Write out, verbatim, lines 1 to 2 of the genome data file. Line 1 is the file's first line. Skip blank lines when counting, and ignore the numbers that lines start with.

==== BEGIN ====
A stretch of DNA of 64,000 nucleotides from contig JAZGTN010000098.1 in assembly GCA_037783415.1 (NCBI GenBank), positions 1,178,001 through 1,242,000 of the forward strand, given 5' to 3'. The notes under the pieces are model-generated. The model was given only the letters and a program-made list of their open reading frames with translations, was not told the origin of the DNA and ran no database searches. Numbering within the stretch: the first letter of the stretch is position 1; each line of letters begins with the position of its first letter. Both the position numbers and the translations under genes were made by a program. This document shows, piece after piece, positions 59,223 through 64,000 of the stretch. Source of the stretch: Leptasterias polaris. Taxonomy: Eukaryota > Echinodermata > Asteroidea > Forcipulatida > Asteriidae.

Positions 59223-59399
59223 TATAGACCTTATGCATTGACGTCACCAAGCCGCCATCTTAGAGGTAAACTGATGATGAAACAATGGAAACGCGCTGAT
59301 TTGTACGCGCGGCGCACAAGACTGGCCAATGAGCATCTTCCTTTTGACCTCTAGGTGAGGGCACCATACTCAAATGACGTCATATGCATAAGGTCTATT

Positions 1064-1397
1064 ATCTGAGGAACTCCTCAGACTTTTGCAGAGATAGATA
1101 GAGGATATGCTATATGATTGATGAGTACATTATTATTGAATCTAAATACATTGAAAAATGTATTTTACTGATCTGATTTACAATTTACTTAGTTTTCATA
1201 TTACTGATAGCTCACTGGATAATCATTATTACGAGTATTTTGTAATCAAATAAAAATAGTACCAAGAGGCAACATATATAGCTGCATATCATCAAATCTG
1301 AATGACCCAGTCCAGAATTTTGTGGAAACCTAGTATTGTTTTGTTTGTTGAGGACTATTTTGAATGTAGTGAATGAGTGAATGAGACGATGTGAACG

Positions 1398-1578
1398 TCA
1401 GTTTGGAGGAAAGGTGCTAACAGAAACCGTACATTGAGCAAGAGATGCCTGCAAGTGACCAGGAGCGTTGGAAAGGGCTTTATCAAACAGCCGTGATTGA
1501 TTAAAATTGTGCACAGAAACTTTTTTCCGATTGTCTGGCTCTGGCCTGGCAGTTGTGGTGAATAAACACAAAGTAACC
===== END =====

A stretch of DNA of 64,000 nucleotides from contig JAZGTN010000098.1 in assembly GCA_037783415.1 (NCBI GenBank), positions 1,178,001 through 1,242,000 of the forward strand, given 5' to 3'. The notes under the pieces are model-generated. The model was given only the letters and a program-made list of their open reading frames with translations, was not told the origin of the DNA and ran no database searches. Numbering within the stretch: the first letter of the stretch is position 1; each line of letters begins with the position of its first letter. Both the position numbers and the translations under genes were made by a program. This document shows, piece after piece, positions 59,223 through 64,000 of the stretch. Source of the stretch: Leptasterias polaris. Taxonomy: Eukaryota > Echinodermata > Asteroidea > Forcipulatida > Asteriidae.

Positions 59223-59399